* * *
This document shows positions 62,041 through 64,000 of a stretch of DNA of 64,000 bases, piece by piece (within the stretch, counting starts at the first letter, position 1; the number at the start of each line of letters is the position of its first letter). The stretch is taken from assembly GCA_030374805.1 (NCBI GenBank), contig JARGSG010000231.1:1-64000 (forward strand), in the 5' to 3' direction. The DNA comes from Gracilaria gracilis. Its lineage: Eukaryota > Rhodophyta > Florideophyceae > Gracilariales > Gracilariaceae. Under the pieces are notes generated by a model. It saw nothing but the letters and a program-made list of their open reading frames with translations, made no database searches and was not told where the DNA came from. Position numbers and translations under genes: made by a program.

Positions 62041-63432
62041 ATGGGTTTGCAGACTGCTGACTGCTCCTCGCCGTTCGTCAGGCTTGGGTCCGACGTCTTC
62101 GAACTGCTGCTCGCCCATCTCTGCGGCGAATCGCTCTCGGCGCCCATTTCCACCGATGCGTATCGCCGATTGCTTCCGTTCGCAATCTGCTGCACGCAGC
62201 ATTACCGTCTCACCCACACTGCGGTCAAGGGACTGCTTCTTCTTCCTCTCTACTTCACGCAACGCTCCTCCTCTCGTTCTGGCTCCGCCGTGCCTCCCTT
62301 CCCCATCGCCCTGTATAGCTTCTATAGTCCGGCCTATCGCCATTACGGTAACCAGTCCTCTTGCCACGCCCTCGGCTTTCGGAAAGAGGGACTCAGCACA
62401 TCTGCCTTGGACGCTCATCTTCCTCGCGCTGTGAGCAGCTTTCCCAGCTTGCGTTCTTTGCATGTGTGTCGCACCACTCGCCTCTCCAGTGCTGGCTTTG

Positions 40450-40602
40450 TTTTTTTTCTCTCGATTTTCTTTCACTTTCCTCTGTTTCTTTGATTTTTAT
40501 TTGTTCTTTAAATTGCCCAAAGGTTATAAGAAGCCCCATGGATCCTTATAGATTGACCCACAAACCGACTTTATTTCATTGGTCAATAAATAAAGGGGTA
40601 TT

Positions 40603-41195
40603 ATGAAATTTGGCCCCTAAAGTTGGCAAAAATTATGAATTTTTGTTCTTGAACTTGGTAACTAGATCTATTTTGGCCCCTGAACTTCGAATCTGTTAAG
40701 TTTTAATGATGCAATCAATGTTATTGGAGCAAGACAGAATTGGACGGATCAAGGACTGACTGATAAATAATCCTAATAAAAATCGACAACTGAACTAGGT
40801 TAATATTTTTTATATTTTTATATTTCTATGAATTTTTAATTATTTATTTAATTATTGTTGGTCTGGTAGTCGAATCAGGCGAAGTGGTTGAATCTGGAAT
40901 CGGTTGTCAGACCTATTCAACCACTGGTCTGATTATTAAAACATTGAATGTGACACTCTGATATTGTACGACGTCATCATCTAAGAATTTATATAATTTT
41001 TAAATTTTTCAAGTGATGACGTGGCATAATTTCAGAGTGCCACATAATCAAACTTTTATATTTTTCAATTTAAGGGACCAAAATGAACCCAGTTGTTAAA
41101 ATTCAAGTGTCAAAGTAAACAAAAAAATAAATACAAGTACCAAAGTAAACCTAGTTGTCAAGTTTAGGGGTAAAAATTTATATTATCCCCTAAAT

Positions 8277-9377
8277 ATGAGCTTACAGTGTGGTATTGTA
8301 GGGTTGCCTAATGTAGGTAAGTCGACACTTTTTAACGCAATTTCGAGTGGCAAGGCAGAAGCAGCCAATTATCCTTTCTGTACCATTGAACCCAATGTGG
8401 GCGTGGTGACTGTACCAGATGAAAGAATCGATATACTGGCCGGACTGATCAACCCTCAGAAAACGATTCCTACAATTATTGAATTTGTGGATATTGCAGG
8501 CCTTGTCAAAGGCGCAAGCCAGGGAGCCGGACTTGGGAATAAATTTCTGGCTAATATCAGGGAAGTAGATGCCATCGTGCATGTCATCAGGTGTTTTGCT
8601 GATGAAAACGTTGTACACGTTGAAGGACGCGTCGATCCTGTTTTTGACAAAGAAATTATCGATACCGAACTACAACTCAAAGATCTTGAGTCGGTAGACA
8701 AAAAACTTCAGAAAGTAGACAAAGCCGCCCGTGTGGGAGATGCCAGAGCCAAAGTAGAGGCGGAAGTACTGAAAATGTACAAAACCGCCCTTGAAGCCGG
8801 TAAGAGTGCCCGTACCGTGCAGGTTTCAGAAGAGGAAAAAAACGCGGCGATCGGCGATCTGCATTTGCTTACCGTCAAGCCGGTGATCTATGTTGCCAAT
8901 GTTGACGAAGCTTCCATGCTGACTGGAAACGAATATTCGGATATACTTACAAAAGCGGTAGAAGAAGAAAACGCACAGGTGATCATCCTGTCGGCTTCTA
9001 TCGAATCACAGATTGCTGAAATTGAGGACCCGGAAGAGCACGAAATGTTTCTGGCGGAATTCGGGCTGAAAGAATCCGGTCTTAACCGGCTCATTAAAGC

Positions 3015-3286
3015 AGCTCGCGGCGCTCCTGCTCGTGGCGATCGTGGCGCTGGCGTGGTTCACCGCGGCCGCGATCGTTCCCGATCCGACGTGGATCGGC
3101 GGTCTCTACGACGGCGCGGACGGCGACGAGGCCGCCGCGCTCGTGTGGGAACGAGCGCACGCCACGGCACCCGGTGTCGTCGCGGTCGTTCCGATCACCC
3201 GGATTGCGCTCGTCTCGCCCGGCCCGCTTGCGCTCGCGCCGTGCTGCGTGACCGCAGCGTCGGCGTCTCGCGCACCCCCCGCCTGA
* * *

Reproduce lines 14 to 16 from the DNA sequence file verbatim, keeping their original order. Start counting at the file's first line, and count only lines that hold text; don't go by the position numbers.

40701 TTTTAATGATGCAATCAATGTTATTGGAGCAAGACAGAATTGGACGGATCAAGGACTGACTGATAAATAATCCTAATAAAAATCGACAACTGAACTAGGT
40801 TAATATTTTTTATATTTTTATATTTCTATGAATTTTTAATTATTTATTTAATTATTGTTGGTCTGGTAGTCGAATCAGGCGAAGTGGTTGAATCTGGAAT
40901 CGGTTGTCAGACCTATTCAACCACTGGTCTGATTATTAAAACATTGAATGTGACACTCTGATATTGTACGACGTCATCATCTAAGAATTTATATAATTTT